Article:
The COVID-19 crisis has shown the world the immense value that must be accorded to food security. In a webinar streamed live on the Department of Tourism – Philippines and DOT Trains Facebook pages last June 16, DOT secretary Bernadette Romulo-Puyat presented her agency’s response to the impact of the pandemic to the industry by pushing for more farm tourism development in the country.
This included the DOT’s newly formed collaboration with the Food and Agriculture Organizations of the United Nations and Grab Philippines.
“With this new partnership, we aim to link farm tourism to sustainable agricultural practices and better access to infrastructure that promote rural development,” she said.
The new alliance will focus on three areas: enhancing coherence between tourism and agriculture programming in the country; provide technical support on capacity building, research and development, marketing and advocacy, and technological development to promote farm tourism development; and conduct pilot activities to select farm tourism sites.
“Our partnership with Grab seeks to support our Philippine Harvest Initiative to soften the pandemic’s impact on farmers and SMEs by making both fresh and processed local food products more accessible to Filipinos,” Puyat reported.
Philippine Harvest, which started as a trade fair in Bonifacio Global City, launched its own online platform last April in response to the challenges posed by the crisis.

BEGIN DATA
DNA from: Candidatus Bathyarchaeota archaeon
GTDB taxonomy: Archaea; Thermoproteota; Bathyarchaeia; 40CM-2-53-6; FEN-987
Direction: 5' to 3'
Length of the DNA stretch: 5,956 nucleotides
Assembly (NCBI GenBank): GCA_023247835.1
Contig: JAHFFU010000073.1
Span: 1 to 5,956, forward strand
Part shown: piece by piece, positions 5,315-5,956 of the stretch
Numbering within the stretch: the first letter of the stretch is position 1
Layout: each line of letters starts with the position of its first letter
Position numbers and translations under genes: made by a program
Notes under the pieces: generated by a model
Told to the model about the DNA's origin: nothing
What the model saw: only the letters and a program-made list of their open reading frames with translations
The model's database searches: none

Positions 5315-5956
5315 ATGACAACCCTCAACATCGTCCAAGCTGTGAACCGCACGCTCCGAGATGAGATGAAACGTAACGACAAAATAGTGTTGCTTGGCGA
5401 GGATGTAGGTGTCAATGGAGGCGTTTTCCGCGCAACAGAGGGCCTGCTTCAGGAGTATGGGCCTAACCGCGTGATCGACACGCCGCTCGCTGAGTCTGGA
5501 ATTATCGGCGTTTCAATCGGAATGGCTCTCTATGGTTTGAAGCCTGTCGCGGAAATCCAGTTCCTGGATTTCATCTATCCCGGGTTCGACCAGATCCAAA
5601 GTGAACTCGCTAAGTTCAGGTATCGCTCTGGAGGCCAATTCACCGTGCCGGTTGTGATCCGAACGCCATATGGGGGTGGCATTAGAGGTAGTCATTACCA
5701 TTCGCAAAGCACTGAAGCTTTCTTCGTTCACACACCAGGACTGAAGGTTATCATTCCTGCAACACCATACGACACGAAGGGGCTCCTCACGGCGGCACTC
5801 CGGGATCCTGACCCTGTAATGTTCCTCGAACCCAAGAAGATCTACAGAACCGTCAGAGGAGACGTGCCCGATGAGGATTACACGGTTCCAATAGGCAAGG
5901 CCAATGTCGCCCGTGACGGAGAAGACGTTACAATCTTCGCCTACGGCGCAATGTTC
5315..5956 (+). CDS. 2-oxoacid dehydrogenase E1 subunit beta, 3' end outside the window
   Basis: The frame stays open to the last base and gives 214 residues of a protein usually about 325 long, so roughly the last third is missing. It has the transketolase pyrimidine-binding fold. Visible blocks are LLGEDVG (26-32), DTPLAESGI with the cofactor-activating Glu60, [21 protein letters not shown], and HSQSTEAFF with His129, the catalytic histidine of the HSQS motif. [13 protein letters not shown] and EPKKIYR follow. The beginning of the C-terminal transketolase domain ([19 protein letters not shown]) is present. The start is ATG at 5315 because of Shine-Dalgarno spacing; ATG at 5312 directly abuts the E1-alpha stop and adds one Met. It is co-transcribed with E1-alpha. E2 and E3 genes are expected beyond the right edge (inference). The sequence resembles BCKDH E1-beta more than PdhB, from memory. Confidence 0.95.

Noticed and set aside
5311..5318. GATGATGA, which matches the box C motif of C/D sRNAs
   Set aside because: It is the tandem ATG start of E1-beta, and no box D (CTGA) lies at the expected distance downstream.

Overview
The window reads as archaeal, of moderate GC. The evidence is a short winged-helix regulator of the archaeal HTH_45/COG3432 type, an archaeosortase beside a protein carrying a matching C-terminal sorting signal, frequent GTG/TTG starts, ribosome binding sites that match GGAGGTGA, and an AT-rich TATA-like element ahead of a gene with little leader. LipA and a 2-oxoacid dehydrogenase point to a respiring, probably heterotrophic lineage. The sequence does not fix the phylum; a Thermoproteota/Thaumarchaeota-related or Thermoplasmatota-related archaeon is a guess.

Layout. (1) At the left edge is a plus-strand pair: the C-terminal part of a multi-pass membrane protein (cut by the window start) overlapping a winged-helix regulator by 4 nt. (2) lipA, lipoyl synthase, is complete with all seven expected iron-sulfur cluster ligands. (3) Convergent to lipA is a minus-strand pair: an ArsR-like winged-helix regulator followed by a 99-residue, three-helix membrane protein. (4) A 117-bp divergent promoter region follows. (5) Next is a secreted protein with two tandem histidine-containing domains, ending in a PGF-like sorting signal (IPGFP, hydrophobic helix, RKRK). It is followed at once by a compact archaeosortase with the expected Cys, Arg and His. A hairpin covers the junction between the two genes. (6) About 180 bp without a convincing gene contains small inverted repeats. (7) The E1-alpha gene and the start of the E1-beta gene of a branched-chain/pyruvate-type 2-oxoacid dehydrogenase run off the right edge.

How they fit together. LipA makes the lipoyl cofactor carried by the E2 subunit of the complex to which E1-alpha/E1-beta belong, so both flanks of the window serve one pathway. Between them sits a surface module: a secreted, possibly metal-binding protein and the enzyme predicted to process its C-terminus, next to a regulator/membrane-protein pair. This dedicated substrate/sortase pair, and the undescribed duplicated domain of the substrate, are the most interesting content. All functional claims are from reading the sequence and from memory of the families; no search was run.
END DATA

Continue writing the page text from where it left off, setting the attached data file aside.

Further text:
According to Puyat, a second phase of the initiative launched this month brought in Grab in the picture by helping boost Philippine Harvest’s online presence.
Furthermore, the agency’s “Kain Na!”, an annual food and travel festival, will also go digital, further promoting the country as a center of food and gastronomy in Asia.
“Due to the current situation, it will be recalibrated to be a mix of online and on ground implementation,” she explained.
The new “Kain Na!” will feature food tourism webinars and various culinary experiences, while farm tourism sites nationwide will be highlighted to further boost domestic tourism.
“As domestic tourism improves, DOT envisions developing an ecosystem where farmer and fisher folks in the country can sell their products and daily catch to buyers from DOT-partner hotels, resorts and restaurants,” Puyat said.
By establishing a network that connects producers to “local nearby consumers”, DOT hopes to promote a self-sustaining farm-to-table community.
Puyat also shared that the 15 DOT-assisted regional farm tourism associations have formed a national organization now known as Samahan ng Sakahang Pang-Turismo ng Pilipinas.
Moreover, DOT reported a growth of more farm tourism sites in the country – 222 farm tourism sites nationwide as of May 31, or an increase of 27.58% compared to the same period in 2019.
“Farm Tourism holds the promise of food sufficiency and additional income for tourism stakeholders, including farmers, farm workers and fisher folk. Harnessed properly, it can be an important pillar for employment, productivity and ensuring sustainable livelihoods,” the DOT secretary added.